After taking out a full-page ad to explain their beef with “a lying government” (click here), the country’s doctors syndicates walked-out at midnight last night in a ‘work-to-rule’ that will see more than 6700 surgeries cancelled along with 142,263 programmed consultations.
The strike that comes as the country prepares for the Pope’s visit to Fátima – and hundreds of thousands of pilgrims are tramping the nation’s roads – promises to create an atmosphere of chaos, particularly as nurses too are mounting their own ‘go slow’ in tandem.
According to tabloid Correio da Manhã – the paper that carried the doctor’s Open Letter to Portuguese citizens earlier this week – the movement of health service patients are fully behind strike action – brought, explain the professionals involved, because the government is “progressively degrading the quality of medical care” that doctors seek to offer.
Indeed, the Open Letter warned of institutional “myths and lies” which doctors claim are being used to “intoxicate public opinion and the media”.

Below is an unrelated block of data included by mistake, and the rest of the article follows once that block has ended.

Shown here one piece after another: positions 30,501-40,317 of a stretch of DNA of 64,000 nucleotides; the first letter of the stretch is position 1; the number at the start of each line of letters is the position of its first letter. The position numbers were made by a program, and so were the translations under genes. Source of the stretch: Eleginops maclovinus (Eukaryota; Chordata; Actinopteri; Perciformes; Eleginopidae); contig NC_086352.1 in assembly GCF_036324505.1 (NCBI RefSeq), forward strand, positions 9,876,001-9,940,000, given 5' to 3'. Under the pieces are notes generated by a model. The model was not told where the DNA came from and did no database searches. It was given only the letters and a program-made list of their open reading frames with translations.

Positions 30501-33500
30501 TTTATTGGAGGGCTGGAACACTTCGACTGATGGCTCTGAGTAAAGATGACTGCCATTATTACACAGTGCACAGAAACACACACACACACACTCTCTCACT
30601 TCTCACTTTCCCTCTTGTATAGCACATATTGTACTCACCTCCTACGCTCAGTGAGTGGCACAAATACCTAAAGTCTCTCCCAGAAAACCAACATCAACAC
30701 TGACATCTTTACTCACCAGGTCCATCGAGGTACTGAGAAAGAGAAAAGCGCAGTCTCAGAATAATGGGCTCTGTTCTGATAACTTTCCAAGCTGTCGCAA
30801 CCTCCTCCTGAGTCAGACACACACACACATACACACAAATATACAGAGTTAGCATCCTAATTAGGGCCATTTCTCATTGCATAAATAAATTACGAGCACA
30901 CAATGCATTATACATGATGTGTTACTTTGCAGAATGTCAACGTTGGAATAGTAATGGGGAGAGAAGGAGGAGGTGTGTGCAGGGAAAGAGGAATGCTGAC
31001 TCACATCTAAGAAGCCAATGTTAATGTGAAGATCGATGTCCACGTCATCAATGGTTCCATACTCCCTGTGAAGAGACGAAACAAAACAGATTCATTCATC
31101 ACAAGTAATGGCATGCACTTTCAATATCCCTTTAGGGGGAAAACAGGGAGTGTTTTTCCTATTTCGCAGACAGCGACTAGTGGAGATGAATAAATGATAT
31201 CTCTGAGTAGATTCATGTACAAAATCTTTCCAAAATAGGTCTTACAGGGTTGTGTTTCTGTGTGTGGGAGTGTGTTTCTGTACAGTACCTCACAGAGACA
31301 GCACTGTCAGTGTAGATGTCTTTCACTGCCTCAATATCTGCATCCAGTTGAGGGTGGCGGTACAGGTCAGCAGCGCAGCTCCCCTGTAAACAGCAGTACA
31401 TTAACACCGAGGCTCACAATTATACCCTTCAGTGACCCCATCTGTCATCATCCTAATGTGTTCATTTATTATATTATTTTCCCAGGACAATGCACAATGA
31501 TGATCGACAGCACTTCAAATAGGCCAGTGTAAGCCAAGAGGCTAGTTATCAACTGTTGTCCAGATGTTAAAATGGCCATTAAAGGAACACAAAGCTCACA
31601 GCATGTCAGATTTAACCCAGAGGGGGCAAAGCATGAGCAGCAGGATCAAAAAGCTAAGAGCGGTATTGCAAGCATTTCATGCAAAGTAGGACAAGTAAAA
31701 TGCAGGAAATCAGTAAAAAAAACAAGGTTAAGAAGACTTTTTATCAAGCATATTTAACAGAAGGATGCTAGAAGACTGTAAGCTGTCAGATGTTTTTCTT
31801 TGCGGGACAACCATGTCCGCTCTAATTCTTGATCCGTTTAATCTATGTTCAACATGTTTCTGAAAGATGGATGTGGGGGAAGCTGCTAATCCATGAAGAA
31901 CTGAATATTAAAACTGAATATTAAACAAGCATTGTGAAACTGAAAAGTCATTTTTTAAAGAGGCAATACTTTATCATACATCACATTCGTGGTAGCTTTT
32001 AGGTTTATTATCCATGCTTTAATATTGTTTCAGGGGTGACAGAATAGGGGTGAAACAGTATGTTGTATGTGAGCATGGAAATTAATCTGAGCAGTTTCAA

The syndicates stress that minimum services will be “scrupulously adhered to”, with sessions of chemo- and radiotherapy already planned for Wednesday and Thursday (May 10 and 11) was well as dialysis, internal emergency services, organ harvesting and transplanting, continuous palliative care and IVF treatments all “guaranteed”.
The nitty-gritty of the strike centres on the struggle for a 150-hour limit to overtime (instead of the current 200 hours), a 12-hour limit to shifts on casualty wards and the “reposition” of 100% overtime payments for ‘extra hours worked’.
But the issues go much deeper. As the Open Letter explained, doctors are not the highest paid civil servants in Portugal – far from it – and they have not timed their action to coincide with preparations for the Pope’s visit. The dates were laid out weeks in advance, say medics – before even the government agreed to call an unofficial Bank Holiday on Friday, which consequently sees minimum services at health units and hospitals continue for a third day, to be followed by the habitual constraints of a weekend.
RTP news this morning points out that while doctors’ go-slow ends at midnight on Thursday, the nursing unions work-to-rule will be continuing indefinitely.
The only ‘good news’ here, is that nurses pledge to “dedicate the time necessary to each patient” and refuse to “be hurried” to attend more patients than they, the nurses, deem feasible.
A bit like strikes that have hit the NHS in UK, health professionals in Portugal blame the government for trying to ‘save money’ by hiring professionals from private service companies, instead of paying their own staff properly.
Hiring temporary cover saves money that would be spent on salaries and the resulting “TSU” (unique social tax), despite the fact that the annual bill runs to many millions of euros, syndicates explain.